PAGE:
Thursday, May 22, 2014

May Flowers

 April is always so full of promise but it is hard to be patient for things to really and truly start blooming.  Thank goodness for the bulbs like daffodils and tulips, but it is in May that the shrubs and perennials suddenly burst out with flowers.  Above is a lovely pale pink weigela that just started to bloom.
 And the peonies..... We wait literally for weeks as the buds swell just a little bit more each day for those gorgeous flowers to burst into bloom. 
 And then there are the irises. 
But it isn't just the garden flowers that are bursting into bloom.  The wild Rosa nutkana are starting to bloom and in the woods is this lovely hawthorn tree.  I'm not sure what variety it actually is.  It isn't quite like the English hawthorn that has seeded itself all over the place and is also in bloom.  It's more delicate and taller, but it also doesn't quite fit the description of native hawthorns that I've found.  It may well be a cross with an English hawthorn.  Whatever it is, it is so lovely in its woodland glade.

Monday, April 21, 2014

New Growth

 Little plants coming up everywhere.   Above are tomato seedlings getting ready to be put into the hoophouse for the  indoor tomato crop.
 Delphinium seedlings
 Gai Lon plants ready to go out in the garden. And summer squash just coming up.
Not much to eat in the garden quite yet but there is hope and promise in these little plants.

Saturday, April 5, 2014

Spring has Sprung

 Spring has sprung.  it was actually 66 F the other day.  Took my sweater off, opened all the doors and aired out the house.  Hung laundry on the line outside.  Whoopee.
 And, of course, the spring work has begun.  Joel planted out 540 little lettuce plants.  They are under a cover of Remay to keep the golden crowned sparrows from eating them and to give them a bit of extra warmth as the nights are still cold.  That was about a week ago and they are 3 times that size now.  Yay!!  Can't wait for the first salad.  We do buy the occasional head of Romaine from the grocery store but are mainly eating purple sprouting broccoli and kale these days.  Good stuff but the first fresh lettuce from the garden is like an elixir.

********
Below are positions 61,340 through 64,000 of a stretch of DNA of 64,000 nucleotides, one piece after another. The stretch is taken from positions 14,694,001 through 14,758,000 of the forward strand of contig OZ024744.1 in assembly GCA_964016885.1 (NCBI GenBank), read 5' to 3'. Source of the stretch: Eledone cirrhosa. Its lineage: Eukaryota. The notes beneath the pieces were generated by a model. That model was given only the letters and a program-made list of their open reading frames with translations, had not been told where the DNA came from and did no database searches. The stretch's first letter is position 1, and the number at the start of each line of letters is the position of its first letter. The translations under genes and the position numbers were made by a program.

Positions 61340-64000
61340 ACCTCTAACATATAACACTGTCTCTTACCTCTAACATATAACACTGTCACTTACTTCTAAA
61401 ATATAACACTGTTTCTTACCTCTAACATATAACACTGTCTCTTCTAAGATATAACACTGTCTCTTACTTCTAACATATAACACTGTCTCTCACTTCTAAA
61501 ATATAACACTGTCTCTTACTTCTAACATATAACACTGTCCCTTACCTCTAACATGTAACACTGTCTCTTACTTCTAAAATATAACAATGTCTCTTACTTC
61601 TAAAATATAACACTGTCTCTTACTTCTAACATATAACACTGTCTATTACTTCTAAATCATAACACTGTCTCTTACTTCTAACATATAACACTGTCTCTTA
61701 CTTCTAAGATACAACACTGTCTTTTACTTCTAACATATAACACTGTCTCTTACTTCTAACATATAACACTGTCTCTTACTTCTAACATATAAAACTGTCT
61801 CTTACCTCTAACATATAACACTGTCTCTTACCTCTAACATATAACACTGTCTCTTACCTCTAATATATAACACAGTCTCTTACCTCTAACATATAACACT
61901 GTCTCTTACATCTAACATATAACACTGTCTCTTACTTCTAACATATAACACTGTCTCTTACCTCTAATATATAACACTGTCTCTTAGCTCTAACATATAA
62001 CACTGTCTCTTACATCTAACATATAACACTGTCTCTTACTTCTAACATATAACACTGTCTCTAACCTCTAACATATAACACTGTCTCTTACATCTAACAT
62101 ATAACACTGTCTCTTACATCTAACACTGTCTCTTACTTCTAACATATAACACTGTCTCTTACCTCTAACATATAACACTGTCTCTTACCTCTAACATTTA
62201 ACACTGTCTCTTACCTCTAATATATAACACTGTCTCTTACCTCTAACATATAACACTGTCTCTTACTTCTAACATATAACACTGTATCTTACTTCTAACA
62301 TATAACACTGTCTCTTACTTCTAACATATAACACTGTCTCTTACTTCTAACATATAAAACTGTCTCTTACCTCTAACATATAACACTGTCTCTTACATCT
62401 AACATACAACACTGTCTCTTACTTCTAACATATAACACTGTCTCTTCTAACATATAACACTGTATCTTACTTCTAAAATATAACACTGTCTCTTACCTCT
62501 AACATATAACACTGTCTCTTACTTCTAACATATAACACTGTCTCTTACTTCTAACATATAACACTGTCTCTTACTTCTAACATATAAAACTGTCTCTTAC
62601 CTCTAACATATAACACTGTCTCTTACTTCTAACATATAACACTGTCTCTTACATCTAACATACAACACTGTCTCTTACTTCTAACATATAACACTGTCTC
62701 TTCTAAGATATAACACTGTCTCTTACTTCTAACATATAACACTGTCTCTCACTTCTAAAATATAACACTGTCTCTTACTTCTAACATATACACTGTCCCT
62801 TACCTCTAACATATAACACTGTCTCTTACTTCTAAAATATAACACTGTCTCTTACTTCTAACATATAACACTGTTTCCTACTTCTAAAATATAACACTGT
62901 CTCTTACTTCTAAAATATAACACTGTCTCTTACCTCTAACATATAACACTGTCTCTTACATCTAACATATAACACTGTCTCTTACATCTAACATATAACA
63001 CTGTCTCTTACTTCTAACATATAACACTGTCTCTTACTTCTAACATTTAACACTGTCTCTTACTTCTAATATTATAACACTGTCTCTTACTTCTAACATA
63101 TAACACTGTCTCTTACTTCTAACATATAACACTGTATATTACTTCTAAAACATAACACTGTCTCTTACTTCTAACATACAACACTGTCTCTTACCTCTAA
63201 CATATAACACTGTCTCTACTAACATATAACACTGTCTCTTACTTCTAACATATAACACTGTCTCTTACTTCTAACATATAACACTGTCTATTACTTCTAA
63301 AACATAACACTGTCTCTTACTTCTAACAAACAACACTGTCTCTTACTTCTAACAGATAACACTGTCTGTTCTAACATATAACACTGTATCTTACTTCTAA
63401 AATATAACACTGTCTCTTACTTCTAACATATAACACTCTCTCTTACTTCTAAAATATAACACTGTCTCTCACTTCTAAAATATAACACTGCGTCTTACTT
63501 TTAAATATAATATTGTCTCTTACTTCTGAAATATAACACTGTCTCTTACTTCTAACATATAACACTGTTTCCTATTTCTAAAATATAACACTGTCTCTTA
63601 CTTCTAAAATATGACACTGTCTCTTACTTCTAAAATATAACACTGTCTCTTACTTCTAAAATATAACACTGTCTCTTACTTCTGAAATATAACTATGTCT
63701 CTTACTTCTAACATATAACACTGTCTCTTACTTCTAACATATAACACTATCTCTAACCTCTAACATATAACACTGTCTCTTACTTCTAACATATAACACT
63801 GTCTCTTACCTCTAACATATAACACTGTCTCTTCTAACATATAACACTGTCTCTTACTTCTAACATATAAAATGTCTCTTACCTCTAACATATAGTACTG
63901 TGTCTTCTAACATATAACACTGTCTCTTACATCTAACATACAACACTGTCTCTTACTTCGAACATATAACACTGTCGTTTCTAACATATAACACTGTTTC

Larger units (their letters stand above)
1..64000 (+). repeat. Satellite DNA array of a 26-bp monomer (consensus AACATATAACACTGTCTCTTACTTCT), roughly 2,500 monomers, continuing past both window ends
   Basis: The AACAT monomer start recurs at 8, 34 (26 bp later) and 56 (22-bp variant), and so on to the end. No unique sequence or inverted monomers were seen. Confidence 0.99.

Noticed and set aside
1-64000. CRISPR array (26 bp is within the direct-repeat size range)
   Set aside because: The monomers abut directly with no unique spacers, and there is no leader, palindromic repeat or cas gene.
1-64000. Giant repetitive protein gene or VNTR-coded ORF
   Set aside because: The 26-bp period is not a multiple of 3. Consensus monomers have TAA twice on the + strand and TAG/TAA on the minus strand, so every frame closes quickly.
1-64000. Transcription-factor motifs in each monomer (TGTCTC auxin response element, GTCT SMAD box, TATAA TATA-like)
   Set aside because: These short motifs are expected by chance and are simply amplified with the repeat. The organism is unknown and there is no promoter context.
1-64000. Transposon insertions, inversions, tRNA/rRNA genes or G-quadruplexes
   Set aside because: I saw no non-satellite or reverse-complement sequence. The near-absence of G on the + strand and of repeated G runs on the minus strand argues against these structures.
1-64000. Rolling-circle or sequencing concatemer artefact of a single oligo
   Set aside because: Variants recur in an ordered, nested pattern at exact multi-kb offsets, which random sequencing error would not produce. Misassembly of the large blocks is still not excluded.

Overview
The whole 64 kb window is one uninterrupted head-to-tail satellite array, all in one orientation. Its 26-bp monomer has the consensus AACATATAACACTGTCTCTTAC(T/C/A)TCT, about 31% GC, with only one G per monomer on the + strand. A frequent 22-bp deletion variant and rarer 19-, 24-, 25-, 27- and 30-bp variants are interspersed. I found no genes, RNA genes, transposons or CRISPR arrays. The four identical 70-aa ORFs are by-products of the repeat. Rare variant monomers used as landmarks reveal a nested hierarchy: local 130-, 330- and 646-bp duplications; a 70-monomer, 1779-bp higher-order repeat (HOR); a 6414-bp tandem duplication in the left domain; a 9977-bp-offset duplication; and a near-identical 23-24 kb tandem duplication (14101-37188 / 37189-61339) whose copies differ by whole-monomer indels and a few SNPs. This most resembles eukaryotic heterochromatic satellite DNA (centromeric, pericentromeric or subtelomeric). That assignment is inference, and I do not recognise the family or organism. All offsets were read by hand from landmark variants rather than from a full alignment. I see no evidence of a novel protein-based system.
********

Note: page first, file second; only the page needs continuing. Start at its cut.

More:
Daffodils and hellebores and the first tulips, grape hyacinths, early plum blossoms and forsythia are blooming.  The grass is green and even needed to be mowed yesterday.
 I'm cleaning marigold seeds that I saved from last year.  I never fail to be amazed by the bounty of nature.  All these seeds from a handful of seed pods.  If left to their own devices most would never get a chance to grow but would either be a gift to seeds eaters like birds or bugs, or be reabsorbed back into the soil by bacteria. 
All winter I have been weaving and knitting up a storm.  Now I have to get everything hemmed and fringed and ironed and finished and tagged.  The first Farmers Market is April 12.  We won't have a lot of vegetables yet but I will have lots of rugs and potholders and tea towels.

We're off on another year.

Tuesday, February 25, 2014

Last Breath of Winter (We Hope)

 Just about the time we are really thinking about spring, the seed orders are here and organized into boxes for planting, the snowdrops are about at the end of their bloom,